Celtic Trips

I have been very lucky recently to have been invited first, a couple of weeks ago, to Scotland to take a seashore foray, and then to Belfast to present a talk to the British Phycological Society on seaweeds. Both were very exciting though the latter was ta little daunting. Giving a talk about seaweeds to people who know vastly more about seaweeds than I ever will was a frightening prospect. I think I got away with it, but only just.

I presented seaweed from the perspective of a forager and cook. I also explored the issue of why people in Britain (particularily England) do not like seaweed very much. One of the presenters there had done a survey of attitudes but I managed a survey of my own on the way from Exeter Airport to the hotel. The taxi driver in Belfast was very interested and told me of his fondness for Dulse sandwiches; I also learned that it is called (or at least pronounced) Duless in NI. The guy I sat next to on the plane from Exeter to Manchester (I  had to change planes) was also keen and worked for Morrisons - expect to see gutweed and dulse on the fish counter any time soon. Unfortunately the attractive lady who sat next to me on the flight from Manchester to Belfast was not so enthusiastic. She evidently thought that my enquiry "What is your opinion of seaweed?" was the worst chat-up line she had ever heard and buried her face in her book. Unfortunately I then managed to tip an entire half can of beer into my hat which was upside-down on my lap. I was on a plane and could hardly chuck it on the floor or throw it out the window so I drank it from my hat. Anyway, I was spared further embarassment when she suddenly noticed an old friend with an empty seat next to him.

It is always a wonderful experience to forage in a new location, especially when it is the seashore and especially when it is as lovely and productive as the shore near Dunbar in Scotland. I was invited by my charming friend Monica Wilde of Napier's Herbals in Edinburgh. She organised a brilliant event and there were about twenty of us on the beach.

Seashores are extraordinarily varied and this one is exceptional. Including the longish hedgerow walk to the beach we found:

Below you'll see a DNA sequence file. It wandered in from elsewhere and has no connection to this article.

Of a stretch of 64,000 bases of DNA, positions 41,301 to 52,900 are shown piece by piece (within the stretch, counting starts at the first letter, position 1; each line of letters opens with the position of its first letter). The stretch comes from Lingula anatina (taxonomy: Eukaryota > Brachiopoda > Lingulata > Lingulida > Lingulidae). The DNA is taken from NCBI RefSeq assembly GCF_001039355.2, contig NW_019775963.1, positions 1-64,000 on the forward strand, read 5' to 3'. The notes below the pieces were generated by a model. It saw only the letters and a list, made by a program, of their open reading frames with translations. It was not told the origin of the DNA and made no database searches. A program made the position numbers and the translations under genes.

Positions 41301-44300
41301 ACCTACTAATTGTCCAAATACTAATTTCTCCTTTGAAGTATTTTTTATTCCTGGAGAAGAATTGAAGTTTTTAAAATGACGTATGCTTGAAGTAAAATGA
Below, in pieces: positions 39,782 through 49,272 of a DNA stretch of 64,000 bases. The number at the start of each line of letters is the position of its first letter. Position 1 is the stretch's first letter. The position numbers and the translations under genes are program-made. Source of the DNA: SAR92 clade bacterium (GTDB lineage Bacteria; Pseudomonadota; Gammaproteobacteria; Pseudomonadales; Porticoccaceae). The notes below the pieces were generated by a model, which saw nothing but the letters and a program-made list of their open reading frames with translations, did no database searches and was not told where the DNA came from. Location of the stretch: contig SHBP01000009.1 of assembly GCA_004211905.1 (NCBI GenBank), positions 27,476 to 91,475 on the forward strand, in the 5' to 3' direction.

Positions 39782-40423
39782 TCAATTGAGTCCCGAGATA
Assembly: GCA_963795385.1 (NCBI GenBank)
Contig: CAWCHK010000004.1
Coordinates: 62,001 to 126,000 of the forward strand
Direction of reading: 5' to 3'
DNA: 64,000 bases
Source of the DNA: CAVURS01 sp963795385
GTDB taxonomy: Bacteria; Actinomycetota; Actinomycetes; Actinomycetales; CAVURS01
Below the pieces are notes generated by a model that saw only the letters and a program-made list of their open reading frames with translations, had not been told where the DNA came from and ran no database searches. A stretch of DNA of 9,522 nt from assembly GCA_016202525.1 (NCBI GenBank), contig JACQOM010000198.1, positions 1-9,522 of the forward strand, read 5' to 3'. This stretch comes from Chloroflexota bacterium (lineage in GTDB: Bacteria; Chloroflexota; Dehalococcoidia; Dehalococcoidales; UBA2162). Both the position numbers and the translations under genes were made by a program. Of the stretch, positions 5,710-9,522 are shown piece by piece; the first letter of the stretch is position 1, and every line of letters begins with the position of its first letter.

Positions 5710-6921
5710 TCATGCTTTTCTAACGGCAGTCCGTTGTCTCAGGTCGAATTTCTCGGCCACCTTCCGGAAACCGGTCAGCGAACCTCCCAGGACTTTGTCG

Beech leaves, Elderflowers, Dandelions, Nettles, Dryad's Saddle, Spring Beauty, Chickweed, Ground Elder, Lime leaves, Sea Plantain, Marsh Samphire, Curly Dock, Sea Rocket, Babbington's Orache, Dulse, Carragheen, Laver, Kelp, Gutweed, Winkles, Mussels and much more that has slipped out of memory. Unable to put out a crab pot we had no chance of finding crabs or lobsters. Or so I thought. On our way back from the serious rocks at the sea edge we came across a stranded pot. In it was a Velvet Swimming Crab, a Sea Urchin and two Lobsters. All but the crab were a little undersized so we let them go but it was great to see a pot in action.

The day was very special because of the location, the weather, the company and also because I had, for the first time, the benefit of someone (Monica) who knew the medicinal qualities of what we found. I usually scratch around for something herbally to say about plants but my heart is not entirely in it. Monica takes a serious, scientific approach to the medicinal properties of plants and seems to know just about everything about them.

Many thanks to those who came along.

John Wright: 12th Jul 2013 10:00:00

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Hedgerows, moors, meadows and woods – these hold a veritable feast for the forager. In this hugely informative and witty handbook, John Wright reveals how to spot the free and delicious ingredients to be found in the British countryside, and then how to prepare and cook them. First John touches on the basics for the hedgerow forager, with ...


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What could possibly beat a cool pint of beer down the pub or a lazy glass of wine at your favourite bar? The answer is: home-brewed beer or your very own brand of wine. With this, the twelfth in the River Cottage Handbook series, the inimitable John Wright shows exactly how easy it is to get started. You don't need masses of space to make alcoh...


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